I am ashamed that I didn't see her more often, but am so glad that during the last few months I was able to visit her at least once a month. The last time just days before her passing. I think that is the closest that I have ever been to seeing death. I am so grateful for the kind and patient people who work with those that don't have much time left on earth. They do a remarkable work and are angels in my eyes.

A baby was born in a stable, and because of His life and death I know that my grandmother will live again. I know that her struggles on earth weren't cruel or in vain, they were lessons. Lessons for her and for me. I know that with God we can endure and accomplish anything. I know that life can be difficult, and seem unfair but that is only a matter of perception. I know that we are never alone even when we are in solitude. Death is not the end.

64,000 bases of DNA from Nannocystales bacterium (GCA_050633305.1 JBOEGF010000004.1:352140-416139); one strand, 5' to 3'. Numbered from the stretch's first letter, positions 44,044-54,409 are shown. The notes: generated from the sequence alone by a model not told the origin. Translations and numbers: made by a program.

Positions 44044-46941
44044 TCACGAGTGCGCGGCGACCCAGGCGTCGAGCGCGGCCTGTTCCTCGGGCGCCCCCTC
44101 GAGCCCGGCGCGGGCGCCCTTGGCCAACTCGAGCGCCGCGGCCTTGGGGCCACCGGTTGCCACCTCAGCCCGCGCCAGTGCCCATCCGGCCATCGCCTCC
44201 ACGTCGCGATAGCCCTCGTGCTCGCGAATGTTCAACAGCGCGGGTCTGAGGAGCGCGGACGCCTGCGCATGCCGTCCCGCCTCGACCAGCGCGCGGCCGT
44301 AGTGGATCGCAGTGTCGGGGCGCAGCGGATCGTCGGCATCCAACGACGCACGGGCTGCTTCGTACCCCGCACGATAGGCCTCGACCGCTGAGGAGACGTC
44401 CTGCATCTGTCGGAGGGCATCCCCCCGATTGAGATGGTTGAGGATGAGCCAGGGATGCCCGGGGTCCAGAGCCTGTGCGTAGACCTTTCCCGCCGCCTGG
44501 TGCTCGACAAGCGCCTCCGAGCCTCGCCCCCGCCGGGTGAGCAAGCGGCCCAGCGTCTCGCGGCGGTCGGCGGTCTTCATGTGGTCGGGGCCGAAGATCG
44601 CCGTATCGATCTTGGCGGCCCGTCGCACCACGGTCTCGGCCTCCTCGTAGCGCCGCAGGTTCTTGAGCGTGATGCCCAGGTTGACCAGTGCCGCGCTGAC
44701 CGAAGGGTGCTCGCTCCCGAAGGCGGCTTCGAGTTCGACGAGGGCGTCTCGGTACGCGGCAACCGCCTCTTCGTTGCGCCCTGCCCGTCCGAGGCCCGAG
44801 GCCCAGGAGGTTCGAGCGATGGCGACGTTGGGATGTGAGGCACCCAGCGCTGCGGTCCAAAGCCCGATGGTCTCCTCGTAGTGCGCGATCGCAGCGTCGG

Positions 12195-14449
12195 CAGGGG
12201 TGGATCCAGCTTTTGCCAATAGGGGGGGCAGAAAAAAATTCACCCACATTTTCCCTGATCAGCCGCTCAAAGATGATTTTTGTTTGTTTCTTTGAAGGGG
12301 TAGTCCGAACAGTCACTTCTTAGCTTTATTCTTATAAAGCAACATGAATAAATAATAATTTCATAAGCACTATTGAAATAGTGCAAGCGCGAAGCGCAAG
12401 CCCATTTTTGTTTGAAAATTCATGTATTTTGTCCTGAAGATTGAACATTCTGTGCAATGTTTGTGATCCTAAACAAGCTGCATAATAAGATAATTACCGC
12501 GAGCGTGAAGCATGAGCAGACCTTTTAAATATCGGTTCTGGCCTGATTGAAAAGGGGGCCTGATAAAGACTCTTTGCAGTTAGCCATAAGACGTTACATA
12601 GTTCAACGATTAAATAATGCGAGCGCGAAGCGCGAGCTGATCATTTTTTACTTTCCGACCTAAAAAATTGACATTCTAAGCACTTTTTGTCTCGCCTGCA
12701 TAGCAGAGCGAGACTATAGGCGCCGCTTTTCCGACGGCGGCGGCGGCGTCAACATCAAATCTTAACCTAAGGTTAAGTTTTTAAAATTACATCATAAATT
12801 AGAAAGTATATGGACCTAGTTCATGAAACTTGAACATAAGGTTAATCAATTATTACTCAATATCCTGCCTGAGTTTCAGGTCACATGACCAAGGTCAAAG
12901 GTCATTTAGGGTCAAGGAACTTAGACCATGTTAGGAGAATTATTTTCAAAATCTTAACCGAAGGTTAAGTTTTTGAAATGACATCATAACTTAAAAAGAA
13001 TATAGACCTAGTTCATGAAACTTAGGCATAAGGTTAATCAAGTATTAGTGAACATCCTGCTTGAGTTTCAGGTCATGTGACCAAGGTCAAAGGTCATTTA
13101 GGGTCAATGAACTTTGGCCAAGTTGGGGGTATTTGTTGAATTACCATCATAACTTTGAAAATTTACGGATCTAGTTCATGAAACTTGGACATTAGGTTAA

There is a hymn we sing at church called "Each Life That Touches Ours For Good". I can't help but think about the vast influence each of us have during our lifetime. You never know who will cross your path, or what seeming insignificant event will mean to another person. We are all tied up together in a pretty (and complicated) bow. We each have a purpose and contribution to make. 

This next year I hope to live with more purpose in honor of my grandmother.


Tuesday, December 17, 2013

'Tis the Season to be....

'Tis the season to be busy. It seems that everyone is busy around the holidays. The stores are packed, and the restaurants are too. The roads are crowded and the lines are long. Nobody is home, and no one is blogging. Things need to be bought, made, wrapped or baked. It's that time of year. There is just too much to do and never enough time to do it.